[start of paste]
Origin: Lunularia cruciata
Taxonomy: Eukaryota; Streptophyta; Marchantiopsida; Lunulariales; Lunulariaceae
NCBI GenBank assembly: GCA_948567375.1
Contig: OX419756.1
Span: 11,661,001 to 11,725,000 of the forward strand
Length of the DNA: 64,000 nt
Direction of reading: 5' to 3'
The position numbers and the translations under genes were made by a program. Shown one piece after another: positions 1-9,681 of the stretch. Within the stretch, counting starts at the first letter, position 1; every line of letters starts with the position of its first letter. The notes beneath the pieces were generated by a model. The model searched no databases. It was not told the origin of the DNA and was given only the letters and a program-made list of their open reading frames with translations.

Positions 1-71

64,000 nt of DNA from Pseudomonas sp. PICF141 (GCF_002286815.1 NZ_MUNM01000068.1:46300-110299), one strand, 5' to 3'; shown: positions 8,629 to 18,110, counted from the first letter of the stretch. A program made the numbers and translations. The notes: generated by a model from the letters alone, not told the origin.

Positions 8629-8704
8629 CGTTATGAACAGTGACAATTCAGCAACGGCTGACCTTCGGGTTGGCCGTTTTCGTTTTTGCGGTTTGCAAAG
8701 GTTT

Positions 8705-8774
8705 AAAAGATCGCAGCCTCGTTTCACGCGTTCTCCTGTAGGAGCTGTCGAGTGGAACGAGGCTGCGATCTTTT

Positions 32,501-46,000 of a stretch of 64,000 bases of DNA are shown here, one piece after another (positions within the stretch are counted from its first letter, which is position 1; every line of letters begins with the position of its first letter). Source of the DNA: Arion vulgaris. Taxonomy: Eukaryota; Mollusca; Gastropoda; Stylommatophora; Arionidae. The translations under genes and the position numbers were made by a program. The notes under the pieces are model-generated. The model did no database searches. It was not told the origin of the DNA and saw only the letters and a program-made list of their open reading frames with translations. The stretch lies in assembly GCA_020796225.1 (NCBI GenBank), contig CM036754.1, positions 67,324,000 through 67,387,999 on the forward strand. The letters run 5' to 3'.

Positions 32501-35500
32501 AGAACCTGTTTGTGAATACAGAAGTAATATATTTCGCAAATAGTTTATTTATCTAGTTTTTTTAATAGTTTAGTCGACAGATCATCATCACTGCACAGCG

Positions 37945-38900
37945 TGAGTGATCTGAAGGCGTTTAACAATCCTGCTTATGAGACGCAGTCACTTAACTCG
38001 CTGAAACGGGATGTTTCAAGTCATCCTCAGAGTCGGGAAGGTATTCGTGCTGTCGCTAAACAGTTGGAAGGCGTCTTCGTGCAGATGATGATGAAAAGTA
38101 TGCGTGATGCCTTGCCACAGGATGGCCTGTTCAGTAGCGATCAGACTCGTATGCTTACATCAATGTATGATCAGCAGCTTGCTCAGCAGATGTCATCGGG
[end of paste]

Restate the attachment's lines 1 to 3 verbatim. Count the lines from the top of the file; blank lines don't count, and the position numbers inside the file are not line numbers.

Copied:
Origin: Lunularia cruciata
Taxonomy: Eukaryota; Streptophyta; Marchantiopsida; Lunulariales; Lunulariaceae
NCBI GenBank assembly: GCA_948567375.1